As a long-time professional baker, I needed some time to come around to the air fryer—until I realized what it actually was. The air fryer is a boon for home cooks with small jobs that need to be done fast—like reheating leftover french fries or even baking a quick cheesecake—but this handy appliance’s name shrouds it in mystery, or at least misleads newcomers. How does an air fryer even work? Does everything come out fried? It’s actually all pretty simple.
What is an air fryer?
When I think of fried food, I think deep or shallow fried. Maybe it’s breaded or battered, like onion rings or battered fish, or maybe it’s simply dropped in like chicken wings. Whatever it is, the hot oil aggressively cooks the item by being in direct contact with the food. An air fryer is not a deep fryer. It’s not even a shallow fryer. In fact, you might not need any added oil at all.
The name is a cute (albeit confusing) play on how the appliance cooks with deep fryer-like power, but using air. Much to my mom’s surprise, air fryers aren’t fryers at all; they’re powerful and convenient countertop convection ovens.
Convection versus conventional
I remember baking croissants in an industrial convection oven for the first time wondering, “I wish I could have a small one of these at home.” Friends, wishes do come true. Both convection ovens (including air fryers) and conventional ovens (like your stove’s oven) cook by heating up the air. The heating element, whether electric or gas, activates and the enclosed space heats up.
From here, the two ovens take different paths. Conventional ovens have heating elements on the top and bottom, and that’s pretty much where the story ends. The elements heat up the oven, and over time the ambient heat cooks the food.
Your air fryer (and other convection ovens) has one electric coil in the oven space and a fan. When you turn on the appliance, the coil heats up and the fan rapidly circulates the hot air. This difference seems small, but that fan makes a huge difference in cooking time. In a conventional oven, water molecules evaporate away from a piece of chicken on their own time, slowly floating away. In a convection oven’s blast, those molecules get kicked the heck out, with the next molecule right behind it.
Pair this hot-air cyclone with a significantly smaller space than a conventional oven (air fryers baskets are the size of a handbag) and a heat source that’s inches away from the food, and you’ve got rapid convection baking and roasting. This results in fast cooking, crispy, browned crusts and tender interiors. The outcome is close enough to frying but with little to no extra oil, which might be better for your health (and generates far less oil waste).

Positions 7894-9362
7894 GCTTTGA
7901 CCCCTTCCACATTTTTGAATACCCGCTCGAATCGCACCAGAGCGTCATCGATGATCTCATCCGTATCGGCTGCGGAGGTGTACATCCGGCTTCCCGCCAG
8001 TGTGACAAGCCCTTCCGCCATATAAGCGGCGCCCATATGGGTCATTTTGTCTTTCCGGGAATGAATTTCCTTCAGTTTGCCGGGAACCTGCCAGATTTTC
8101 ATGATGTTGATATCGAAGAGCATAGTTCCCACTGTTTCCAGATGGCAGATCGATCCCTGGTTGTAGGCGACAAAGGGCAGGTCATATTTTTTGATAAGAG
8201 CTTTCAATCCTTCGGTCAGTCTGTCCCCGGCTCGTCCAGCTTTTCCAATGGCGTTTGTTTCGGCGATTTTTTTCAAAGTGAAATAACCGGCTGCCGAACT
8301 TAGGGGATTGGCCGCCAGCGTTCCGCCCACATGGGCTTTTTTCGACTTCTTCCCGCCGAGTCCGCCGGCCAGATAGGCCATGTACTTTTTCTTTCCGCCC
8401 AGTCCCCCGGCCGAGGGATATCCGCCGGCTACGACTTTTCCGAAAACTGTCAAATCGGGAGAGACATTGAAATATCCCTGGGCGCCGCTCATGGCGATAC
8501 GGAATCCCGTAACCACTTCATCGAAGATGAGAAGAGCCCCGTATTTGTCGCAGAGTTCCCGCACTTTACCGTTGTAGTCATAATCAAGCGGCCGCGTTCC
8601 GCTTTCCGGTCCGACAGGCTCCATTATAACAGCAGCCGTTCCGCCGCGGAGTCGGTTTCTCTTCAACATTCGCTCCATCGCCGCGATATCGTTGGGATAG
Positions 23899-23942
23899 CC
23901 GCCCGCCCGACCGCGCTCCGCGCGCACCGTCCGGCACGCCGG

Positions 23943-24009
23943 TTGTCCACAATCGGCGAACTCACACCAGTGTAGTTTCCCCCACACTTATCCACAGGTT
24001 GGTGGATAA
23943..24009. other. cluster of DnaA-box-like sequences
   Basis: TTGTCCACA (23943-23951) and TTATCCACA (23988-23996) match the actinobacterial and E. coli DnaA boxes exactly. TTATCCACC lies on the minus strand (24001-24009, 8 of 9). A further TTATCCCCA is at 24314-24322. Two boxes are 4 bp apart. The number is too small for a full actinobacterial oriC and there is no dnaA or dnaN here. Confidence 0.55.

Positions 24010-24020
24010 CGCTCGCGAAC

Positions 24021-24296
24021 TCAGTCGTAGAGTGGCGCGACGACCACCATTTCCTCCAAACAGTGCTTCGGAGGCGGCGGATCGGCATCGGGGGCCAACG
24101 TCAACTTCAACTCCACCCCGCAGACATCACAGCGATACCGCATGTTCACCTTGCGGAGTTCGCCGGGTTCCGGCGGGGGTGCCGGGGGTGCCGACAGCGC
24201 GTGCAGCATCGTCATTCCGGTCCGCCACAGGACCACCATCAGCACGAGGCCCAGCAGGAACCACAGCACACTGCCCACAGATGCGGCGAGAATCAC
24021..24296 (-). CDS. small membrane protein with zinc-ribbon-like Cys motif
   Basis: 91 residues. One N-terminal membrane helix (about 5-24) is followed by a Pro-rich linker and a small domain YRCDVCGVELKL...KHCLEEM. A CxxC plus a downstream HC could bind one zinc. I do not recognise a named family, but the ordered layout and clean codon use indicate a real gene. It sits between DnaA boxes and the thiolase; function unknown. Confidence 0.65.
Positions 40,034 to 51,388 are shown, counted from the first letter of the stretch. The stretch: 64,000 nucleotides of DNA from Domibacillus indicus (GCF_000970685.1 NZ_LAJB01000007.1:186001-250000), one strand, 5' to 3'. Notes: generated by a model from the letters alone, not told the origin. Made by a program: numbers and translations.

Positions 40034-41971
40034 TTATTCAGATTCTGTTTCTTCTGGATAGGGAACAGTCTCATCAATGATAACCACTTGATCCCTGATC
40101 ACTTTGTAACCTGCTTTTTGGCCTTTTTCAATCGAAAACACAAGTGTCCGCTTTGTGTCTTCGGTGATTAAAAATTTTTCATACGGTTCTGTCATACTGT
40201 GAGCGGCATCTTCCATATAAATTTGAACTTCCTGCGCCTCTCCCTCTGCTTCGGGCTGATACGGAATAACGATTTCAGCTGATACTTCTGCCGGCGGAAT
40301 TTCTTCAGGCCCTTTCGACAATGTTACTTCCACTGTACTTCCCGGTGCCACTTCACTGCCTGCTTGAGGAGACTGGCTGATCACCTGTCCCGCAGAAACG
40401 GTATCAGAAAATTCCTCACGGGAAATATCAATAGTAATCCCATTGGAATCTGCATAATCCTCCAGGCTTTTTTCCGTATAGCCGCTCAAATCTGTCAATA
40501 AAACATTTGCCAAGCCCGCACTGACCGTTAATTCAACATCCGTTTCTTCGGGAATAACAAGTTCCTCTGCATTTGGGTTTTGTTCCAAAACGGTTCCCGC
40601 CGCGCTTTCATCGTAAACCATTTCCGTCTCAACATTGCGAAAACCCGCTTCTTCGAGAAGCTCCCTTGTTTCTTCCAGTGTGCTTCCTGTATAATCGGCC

The pros and cons to air fryers
To our eyes, this rapid convection cooking can look awfully similar to how items can cook in a pool of oil. The hot circulating winds speed up browning and flavor development through the Maillard reaction, and compared to the conventional oven, it wins in the speed category every time. Most things that you can roast in the conventional oven can be cooked and crisped more rapidly in the air fryer, but because of the aggressive heating style you’ll want to decrease the temperature at least 25 degrees, and decrease the cooking time significantly as well. Check here for more helpful tips on air frying without package directions.
Convection cooking is especially effective on snack food that deserves crispy edges and tender interiors, like french fries, frozen spring rolls, crispy tofu, or chicken wings. It’s fabulous for roasting vegetables; just give them a light toss with oil and salt and behold: the quickest roasted potatoes, onions, peppers, or squash. The circulating heat is also perfectly suited for cooking laminated pastries or baked goods that have layers or pockets of butter, like pie crusts or biscuits.
Despite the long list of delicious, crispy foods that fare well in the air fryer, convection ovens aren’t for everything. What shouldn’t you leave outside in a hurricane? Things that can be picked up by the wind. Lightweight food items can get knocked around in an air fryer. I tried crisping up some sliced tortilla shells once, and when I opened the basket they were all folded up and cowering in one corner together. It’s not helpful for “frying” anything that’s been dipped in batter. Fish for fish and chips, or tempura vegetables will still need a deep fryer to turn out right.
Additionally, you’re limited by space. Air fryer baskets are small enough to fit comfortably on your countertop and can be lifted, moved, and stored. This compact size is great for mobility, but lousy for roasting a 15-pound turkey. Sure, I can bake an eight-inch pie or cake in my air fryer, but that’s the size limit, and I can only bake one at a time. There are always going to be times when that big ol’ conventional oven just makes more sense. That said, I’ll never give back my air fryer. It’s perfect for small portions and quick snacks, and damn it, the crispy possibilities are just too great.
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